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The winner! 1979 Radio Shack TRS-80 Model I

CNET's From Old School to Tech Cool Contest asked our Facebook fans to share photos of old tech, with the ten most popular qualifying for a chance to win the Panasonic TC-PST60. This plasma TV is a 2013 Editors' Choice and the only TV to ever receive a 5-star rating from CNET.

Congratulations to Garret W, whose photo of an old-school portable computer won the contest. TV reviewer David Katzmaier selected the winner from among the top ten vote-getting entries.

"There was a lot of great old tech among the final photos," said David, "but I liked the 'portable' TRS-80 computer from 1979 best. With a monochrome monitor, separate keyboard, archaic peripherals and even a three-ring binder, all encased in a massive wood trunk complete with handles, it shows just how far computing and portable tech have come."

Here's winner Garret W's own description of the photo:

"Inspired by the Osborne 1, this a 'portable' 1979 Radio Shack TRS-80 Model I with an Exatron Stringy Floppy mass storage device and a 5 megabyte RAM drive. It was about as portable as a sofa."

Thank you to everyone who participated and a special congratulations to the ten finalists with the most user votes. Check out their submissions in the following slides.

Photo by: Garret W. from Beaverton

Tektronix RM561a Oscilloscope

"This comes From NASA's Marshall Space Flight Center it's a Tektronix RM561a Oscilloscope, that was surplus from nasa. it was a top of the line model during the start of development of the Apollo Program. It has a date stamp of calibration on apr 22 1965 @ NASA's msfc calibration facility.. Apollo 1, failed on January 27, 1967. This Item still works today after cleaning the switch contacts after its restoration." - Amanda E.

Congratulations to Amanda E. for receiving the most user votes!
Photo by: Amanda E. from San Antonio

Polaroid Red Stripe One Step Flash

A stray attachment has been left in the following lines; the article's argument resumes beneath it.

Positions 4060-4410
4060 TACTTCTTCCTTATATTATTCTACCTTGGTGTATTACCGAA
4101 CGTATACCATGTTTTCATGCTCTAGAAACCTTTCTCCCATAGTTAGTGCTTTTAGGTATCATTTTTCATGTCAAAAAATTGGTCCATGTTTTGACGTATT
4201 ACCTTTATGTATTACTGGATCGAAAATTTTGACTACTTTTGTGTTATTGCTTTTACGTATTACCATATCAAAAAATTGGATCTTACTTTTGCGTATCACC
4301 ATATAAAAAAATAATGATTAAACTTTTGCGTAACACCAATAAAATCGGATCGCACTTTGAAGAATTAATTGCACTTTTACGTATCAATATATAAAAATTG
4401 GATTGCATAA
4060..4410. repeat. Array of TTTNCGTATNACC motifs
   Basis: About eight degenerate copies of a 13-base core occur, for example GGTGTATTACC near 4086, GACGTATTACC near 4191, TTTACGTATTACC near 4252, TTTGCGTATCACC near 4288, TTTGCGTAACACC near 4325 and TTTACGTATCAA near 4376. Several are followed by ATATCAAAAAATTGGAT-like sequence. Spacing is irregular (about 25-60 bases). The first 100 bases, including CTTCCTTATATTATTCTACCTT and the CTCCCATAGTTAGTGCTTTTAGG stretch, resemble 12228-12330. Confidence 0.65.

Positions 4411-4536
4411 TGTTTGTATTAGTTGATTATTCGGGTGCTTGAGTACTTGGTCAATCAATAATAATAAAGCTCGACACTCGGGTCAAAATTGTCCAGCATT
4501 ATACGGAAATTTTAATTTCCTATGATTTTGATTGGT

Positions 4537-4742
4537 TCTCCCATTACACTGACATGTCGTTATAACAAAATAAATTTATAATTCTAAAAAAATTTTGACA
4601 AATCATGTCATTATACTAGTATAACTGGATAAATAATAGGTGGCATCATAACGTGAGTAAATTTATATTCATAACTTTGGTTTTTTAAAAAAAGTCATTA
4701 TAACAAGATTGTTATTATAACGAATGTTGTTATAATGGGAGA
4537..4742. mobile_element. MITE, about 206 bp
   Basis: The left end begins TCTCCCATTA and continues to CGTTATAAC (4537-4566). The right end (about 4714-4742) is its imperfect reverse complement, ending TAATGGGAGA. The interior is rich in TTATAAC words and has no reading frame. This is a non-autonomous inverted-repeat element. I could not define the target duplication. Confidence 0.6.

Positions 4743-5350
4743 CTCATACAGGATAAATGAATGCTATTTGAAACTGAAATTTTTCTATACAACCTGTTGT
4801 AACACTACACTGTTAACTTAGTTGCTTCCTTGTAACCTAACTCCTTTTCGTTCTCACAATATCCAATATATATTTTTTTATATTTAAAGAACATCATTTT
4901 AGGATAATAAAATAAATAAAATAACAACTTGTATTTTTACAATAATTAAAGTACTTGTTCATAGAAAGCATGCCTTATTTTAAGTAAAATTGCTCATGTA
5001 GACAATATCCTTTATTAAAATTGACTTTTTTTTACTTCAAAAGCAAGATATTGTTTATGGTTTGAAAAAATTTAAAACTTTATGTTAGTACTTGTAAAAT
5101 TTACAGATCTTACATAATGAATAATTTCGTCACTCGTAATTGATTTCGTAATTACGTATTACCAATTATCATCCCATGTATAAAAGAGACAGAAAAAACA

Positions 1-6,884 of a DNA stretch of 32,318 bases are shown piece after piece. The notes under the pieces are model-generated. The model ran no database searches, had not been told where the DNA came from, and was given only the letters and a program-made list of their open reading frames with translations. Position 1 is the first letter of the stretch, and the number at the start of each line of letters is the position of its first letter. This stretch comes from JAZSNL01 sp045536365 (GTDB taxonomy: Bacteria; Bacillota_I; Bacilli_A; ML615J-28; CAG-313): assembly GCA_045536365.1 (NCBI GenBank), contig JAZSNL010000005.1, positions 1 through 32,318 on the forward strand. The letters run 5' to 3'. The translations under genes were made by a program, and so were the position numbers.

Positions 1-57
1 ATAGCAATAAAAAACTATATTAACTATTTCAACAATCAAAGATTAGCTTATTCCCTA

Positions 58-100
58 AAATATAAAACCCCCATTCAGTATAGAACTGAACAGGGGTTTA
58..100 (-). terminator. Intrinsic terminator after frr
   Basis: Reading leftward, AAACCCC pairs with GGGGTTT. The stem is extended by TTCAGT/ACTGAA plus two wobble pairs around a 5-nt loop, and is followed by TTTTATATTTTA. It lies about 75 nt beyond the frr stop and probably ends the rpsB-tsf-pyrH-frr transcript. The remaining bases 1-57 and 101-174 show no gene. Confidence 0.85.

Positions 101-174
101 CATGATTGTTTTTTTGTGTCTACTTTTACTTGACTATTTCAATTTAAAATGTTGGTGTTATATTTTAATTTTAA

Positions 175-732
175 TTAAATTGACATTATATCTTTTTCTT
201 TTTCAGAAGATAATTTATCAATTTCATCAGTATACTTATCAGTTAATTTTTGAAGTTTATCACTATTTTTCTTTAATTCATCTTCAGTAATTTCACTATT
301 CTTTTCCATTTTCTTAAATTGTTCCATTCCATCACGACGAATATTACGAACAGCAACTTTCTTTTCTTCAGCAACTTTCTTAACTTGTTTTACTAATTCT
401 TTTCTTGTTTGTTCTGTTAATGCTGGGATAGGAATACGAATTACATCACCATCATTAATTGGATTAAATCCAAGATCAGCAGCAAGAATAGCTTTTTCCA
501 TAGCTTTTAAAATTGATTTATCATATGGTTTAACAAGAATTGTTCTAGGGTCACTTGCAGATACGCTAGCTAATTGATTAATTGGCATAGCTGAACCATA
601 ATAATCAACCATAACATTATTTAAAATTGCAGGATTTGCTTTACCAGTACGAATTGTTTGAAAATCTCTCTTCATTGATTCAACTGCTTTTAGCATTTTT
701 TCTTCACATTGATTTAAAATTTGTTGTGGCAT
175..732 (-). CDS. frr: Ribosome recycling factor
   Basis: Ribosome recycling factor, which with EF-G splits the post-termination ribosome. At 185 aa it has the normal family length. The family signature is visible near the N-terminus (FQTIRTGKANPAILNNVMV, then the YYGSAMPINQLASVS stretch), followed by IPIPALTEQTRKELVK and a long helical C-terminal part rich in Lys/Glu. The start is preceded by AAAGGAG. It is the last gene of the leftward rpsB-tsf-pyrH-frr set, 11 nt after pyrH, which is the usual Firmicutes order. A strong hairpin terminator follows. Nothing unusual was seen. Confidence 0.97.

The Polaroid Red Stripe One Step Flash was first released in the early 1990s. I bought this gem for $5 in a sunday flea-market. The Red Stripe One Step Flash has a single-element 116mm plastic lens, fixed focus with a standard minimum focal length of 4 feet, electronic shutter, programmed auto-exposure system and a built-in flash. The mechanics are so unbelievably simple and perfectly engineered that even after decade long usage it continues to deliver stunning vintage images when coupled with the right film."- Gautam G.
Photo by: Gautam G. from Boston

The Sega Genesis, Super Nintendo, Nintendo 64, and Sega Dreamcast

"The Sega Genesis, Super Nintendo, Nintendo 64, and Sega Dreamcast laid out in front of a Magnavox Floor Model CX9716 TV with rabbit ears." -Tom R.
Photo by: Tom R. from Adelphi

Pong Console from 1976

"Working original Pong Console from 1976. This was my mothers first game console. It's got 4 game modes and works on battery power. All 4 'paddles' work perfectly." - Kevin T.
Photo by: Kevin T. from La Grande

Mamiya C33 Professional Camera

"Mamiya C33 Professional is an interchangeable lens TLR camera manufactured by Mamiya and produced between 1965-69"- Kanupriya K.
Photo by: Kanupriya K. from Boston

Philco Radio

"Philco. Model No. 46-480, circa 1946."- Kevin K.
Photo by: Kevin K. from Lancaster

Olivetti Lettera 35

"The Olivetti Co. was a major maker of typewriters throughout the 20th century. Even though the company began shifting its focus toward computers in the 1950s -- eventually going bankrupt in 1999 -- it continued to make manual, then electric typewriters until people started to abandon the devices for computers. Olivetti Lettera 35, a portable manual manufactured in the mid-'60s, is antique by modern standards." - Kanupriya K.
Photo by: Kanupriya K. from Boston

RCA Studio 2 Home Programmer gaming console

"RCA Studio 2 Home Programmer gaming console from 1976 including original tennis game." - Jon H.
Photo by: Jon H. from Billerica

Polaroid Model J66

"The Polaroid Model J66 was a simplified Electric Eye camera marketed from April 1961-1963; it is a larger, heavier version of the J33, which debuted in the fall of 1961. Polaroid made nearly 1,000,000 units of this camera, which retailed for $89.99, a lot of money in 1961"- Kanupriya K.
Photo by: Kanupriya K. from Boston

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